In one exemplary process for making panels in accord with the principles of our invention, a liquid resin precursor as described above and compounded with selected fillers is spread on glass cloth (e.g., Owens Corning Style 120) wet with the resin. A second resin wetted glass cloth is placed on top the compounded resin.
Solvent is removed by heating the resulting sandwich in a circulating air oven at a temperature of not more than 300° and preferably about 250° F. for 2 to 16 hours or by exposing it to microwave radiation for 2.25 to 12 minutes, typically at a power level on the order of 1.25 to 2 kW.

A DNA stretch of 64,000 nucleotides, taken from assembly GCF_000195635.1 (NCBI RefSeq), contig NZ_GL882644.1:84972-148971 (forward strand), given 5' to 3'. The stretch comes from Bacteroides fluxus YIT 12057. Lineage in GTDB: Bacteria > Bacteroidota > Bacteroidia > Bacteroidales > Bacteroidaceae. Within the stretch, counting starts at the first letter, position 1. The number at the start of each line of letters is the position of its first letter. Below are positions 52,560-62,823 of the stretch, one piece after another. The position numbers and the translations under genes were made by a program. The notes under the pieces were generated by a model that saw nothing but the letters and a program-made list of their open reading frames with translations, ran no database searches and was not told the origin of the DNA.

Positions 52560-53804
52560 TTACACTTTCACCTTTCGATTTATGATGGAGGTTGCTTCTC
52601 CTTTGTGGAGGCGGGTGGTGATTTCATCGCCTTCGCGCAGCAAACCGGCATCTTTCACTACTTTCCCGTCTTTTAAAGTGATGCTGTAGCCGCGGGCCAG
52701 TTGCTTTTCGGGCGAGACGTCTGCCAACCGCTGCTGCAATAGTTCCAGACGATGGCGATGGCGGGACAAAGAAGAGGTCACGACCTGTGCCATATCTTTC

Foaming and curing of the precursor by the open mold, constrained rise technique using the process parameters described above follows the solvent removal step; and this is typically succeeded by thermal postcuring as described hereinafter.
Various fillers including glass strands and microballoons can be employed in panels made by the techniques just described. From 5 to 40 weight percent of filler based on the weight of the polyimide into which the precursor is converted can be used.
One exemplary combination of fillers that has proven satisfactory is 7.5 to 10 weight percent of unsized or heat cleaned, glass strands and 12.5 to 15 weight percent of glass microballoons (e.g., 3M Company C-15-X).